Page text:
Caffeine moderation moderates cardiovascular risk, caffeine is not what is keeping you up at night, and 4 more recent studies on caffeine intake.
Moderation moderates cardiovascular risk. A recent study examined whether the CYP1A2 genotype or a genetic score for caffeine metabolism (caffeine-GS) modifies the association between habitual coffee consumption and CVD risk. A nonlinear association was found between habitual coffee intake (≥6 cups/d) and CVD risk. Compared to those who drank 1 or 2 cups of coffee daily, habitual coffee drinkers had a 22% increased risk of CVD, followed by 11% for nondrinkers and 7% for drinkers of decaffeinated coffee; CYP1A2 genotype and caffeine-GS were not associated with CVD. The study was published in the American Journal of Clinical Nutrition in March.
Caffeine is not the culprit. A recent investigation published August 6 in the journal Sleep determined that, contrary to popular belief, evening caffeine consumption is not associated with increased sleep fragmentation that night. Researchers recorded consumption of alcohol, nicotine, and caffeine within 4 hours of bedtime in a large cohort of black patients who participated in the Jackson Heart Sleep Study. Evening caffeine use was not associated with sleep duration, sleep efficiency, or wake after sleep onset. Evening nicotine use was associated with increased sleep fragmentation and nicotine and alcohol intake was associated with lower sleep efficiency, even after controlling for potential confounders.
Coffee trumps sugar. Substituting coffee or tea for SSBs may help prevent T2DM. In the European Prospective Investigation into Cancer and Nutrition (EPIC)–InterAct case–cohort study, substituting coffee for SSBs by 250 g/d resulted in a 21% lower incidence of T2DM (rate difference, −12.0 per 10 000 person-years); tea substituted for SSBs lowered T2DM incidence by 22% (rate difference, −11.0 per 10 000 person-years). Neither fruit juice nor milk significantly altered T2DM risk. The research was published August 8 in The Journal of Nutrition.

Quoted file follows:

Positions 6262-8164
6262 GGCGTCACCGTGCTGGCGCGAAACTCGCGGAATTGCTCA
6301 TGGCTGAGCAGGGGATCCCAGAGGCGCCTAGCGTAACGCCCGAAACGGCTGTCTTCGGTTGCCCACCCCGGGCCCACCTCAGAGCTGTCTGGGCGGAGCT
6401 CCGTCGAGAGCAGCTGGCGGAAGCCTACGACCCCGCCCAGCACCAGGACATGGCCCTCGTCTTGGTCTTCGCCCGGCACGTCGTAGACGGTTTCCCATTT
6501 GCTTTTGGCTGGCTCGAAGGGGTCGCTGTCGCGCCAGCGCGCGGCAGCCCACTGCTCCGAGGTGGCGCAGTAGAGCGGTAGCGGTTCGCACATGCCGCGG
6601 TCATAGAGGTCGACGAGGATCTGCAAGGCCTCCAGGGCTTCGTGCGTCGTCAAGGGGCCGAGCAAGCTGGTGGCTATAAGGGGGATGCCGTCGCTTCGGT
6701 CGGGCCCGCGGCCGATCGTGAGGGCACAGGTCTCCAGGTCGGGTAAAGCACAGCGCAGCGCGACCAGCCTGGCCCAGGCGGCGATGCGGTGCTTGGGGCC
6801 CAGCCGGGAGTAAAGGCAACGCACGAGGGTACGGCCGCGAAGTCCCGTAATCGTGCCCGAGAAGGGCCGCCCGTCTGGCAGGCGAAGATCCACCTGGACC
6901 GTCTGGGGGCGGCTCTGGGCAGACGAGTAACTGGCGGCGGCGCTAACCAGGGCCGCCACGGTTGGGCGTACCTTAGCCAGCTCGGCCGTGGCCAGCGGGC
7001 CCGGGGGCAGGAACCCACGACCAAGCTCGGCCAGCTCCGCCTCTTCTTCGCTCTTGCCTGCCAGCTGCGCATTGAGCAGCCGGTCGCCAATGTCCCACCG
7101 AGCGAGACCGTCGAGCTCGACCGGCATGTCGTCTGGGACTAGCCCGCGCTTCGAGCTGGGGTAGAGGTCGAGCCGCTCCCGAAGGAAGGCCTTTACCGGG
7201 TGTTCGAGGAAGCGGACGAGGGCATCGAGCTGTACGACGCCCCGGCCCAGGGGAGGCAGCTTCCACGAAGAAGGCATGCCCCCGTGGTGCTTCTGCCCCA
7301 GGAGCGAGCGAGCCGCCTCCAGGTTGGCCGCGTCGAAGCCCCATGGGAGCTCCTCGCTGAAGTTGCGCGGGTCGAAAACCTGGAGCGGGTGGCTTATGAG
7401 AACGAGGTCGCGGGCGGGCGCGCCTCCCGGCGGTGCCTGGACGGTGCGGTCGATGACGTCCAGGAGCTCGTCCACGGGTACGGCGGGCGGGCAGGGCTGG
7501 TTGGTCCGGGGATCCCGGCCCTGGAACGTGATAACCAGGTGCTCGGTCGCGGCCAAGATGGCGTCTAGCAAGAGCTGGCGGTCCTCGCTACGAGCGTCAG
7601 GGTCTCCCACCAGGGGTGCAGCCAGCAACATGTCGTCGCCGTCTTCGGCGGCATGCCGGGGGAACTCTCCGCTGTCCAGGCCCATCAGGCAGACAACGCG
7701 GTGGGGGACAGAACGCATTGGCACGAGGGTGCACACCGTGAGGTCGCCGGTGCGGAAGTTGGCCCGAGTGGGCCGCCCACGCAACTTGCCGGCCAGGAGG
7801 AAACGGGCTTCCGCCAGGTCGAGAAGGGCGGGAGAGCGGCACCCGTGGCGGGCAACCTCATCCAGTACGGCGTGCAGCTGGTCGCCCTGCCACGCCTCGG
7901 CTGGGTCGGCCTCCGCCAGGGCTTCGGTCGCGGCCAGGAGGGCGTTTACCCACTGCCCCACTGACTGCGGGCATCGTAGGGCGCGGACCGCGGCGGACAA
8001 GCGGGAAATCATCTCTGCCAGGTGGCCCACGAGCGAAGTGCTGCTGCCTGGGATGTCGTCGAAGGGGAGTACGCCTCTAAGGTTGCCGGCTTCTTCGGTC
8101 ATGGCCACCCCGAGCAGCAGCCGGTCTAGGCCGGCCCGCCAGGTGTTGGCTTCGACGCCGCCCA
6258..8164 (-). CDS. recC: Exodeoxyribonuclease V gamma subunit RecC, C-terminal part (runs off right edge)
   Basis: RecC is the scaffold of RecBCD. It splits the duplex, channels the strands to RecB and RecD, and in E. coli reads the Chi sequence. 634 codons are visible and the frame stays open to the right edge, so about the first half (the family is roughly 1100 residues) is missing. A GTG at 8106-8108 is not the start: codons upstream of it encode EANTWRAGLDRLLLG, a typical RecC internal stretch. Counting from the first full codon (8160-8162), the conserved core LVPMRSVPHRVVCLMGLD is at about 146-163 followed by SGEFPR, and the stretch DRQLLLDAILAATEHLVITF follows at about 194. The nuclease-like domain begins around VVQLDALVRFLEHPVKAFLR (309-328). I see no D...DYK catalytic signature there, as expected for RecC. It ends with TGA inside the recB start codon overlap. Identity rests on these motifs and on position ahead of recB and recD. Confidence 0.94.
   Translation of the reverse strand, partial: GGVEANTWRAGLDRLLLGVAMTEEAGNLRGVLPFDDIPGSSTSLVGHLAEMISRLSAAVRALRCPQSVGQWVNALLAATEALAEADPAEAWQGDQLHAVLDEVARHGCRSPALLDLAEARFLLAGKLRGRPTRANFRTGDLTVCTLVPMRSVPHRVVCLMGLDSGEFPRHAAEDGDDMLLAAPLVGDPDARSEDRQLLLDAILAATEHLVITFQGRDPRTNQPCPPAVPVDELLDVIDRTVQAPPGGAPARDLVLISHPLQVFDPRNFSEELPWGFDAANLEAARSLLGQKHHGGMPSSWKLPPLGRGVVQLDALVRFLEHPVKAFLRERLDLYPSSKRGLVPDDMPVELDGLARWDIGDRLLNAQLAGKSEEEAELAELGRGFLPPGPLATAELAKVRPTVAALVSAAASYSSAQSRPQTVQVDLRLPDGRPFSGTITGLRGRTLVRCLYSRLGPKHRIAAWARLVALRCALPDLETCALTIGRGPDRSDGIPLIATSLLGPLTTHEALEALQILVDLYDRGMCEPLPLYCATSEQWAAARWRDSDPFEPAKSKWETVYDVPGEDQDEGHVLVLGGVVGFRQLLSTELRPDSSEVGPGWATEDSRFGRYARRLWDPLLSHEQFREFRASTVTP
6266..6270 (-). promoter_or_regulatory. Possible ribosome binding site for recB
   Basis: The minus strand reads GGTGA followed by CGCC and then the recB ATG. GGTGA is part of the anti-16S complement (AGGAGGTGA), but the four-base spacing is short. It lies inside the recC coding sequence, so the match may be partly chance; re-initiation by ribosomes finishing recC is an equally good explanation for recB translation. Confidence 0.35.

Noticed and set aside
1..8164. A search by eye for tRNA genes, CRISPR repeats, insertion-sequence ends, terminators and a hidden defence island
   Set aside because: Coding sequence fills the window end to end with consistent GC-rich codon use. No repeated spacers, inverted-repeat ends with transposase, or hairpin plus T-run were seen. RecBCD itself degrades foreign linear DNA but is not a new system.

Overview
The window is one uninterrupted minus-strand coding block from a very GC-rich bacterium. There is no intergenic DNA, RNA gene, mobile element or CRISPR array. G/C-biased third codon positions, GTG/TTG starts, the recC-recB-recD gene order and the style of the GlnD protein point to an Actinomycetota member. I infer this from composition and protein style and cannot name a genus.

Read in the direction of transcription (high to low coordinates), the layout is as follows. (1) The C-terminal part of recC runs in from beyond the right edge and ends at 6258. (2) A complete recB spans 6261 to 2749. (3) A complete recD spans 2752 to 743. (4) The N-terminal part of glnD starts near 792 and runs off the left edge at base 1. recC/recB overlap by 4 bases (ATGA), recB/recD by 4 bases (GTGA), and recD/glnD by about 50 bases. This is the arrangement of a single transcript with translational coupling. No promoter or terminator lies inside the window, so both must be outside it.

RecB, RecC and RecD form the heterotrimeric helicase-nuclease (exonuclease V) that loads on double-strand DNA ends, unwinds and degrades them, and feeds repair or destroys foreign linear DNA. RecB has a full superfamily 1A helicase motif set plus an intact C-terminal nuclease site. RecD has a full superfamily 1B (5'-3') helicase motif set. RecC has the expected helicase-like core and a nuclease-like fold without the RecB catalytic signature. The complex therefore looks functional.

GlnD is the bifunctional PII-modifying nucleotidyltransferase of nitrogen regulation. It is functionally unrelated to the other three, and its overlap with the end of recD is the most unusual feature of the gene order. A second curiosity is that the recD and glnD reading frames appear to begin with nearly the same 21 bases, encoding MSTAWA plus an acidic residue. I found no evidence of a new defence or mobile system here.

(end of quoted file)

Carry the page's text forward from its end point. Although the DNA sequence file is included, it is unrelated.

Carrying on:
Caffeine giveth and taketh away. A prospective cohort study of 98 adults with episodic migraine, mostly women, found a nonlinear association between caffeinated beverage intake and the odds of migraine occurrence, suggesting that high levels of caffeinated beverage intake may be a trigger of migraine on that day. First the bad news: Drinking ≥3 servings of caffeinated drinks a day was associated with the onset of a migraine attack on that day or the next. But the good news is that 1 or 2 servings/d was not associated with migraine risk. The study was published online on August 2 in the American Journal of Medicine.
Coffee and cancer not linked. Previous studies have suggested a reduction in cancer risk with coffee intake, but in a study of 46 155 cases from the UK Biobank cohort, coffee consumption was not associated with overall risk of receiving a diagnosis of or dying from cancer. A small effect on specific types of cancer could not be ruled out, but a strong causal relationship between coffee and risk of breast, ovarian, lung, or prostate cancer was not supported. The study appeared on July 17 in the International Journal of Epidemiology.
The liver likes coffee. Coffee intake probably reduces the risk of liver cancer and may lower the risk of CLD, according to a recent literature review. Most observational studies and meta-analyses show coffee having a protective effect on liver cancer risk, the authors noted. Potential mechanisms of CLD risk reduction include the effect of bioactive compounds (eg, caffeine, chlorogenic acids, phenolic compounds, diterpene); antioxidant properties; induction of defense mechanisms; and anti-inflammatory properties. The review was first published online on April 11 in Current Nutrition Reports.
Modest caffeine intake moderates cardiovascular disease (CVD) risk, caffeine does keep you up, but not at night, caffeine trumps sugar in diabetes prevention-these and other recent research findings reveal some health benefits of drinking coffee to go along with the risks. Scroll through the slides below to find concise summaries of new studies that your patients may ask you about.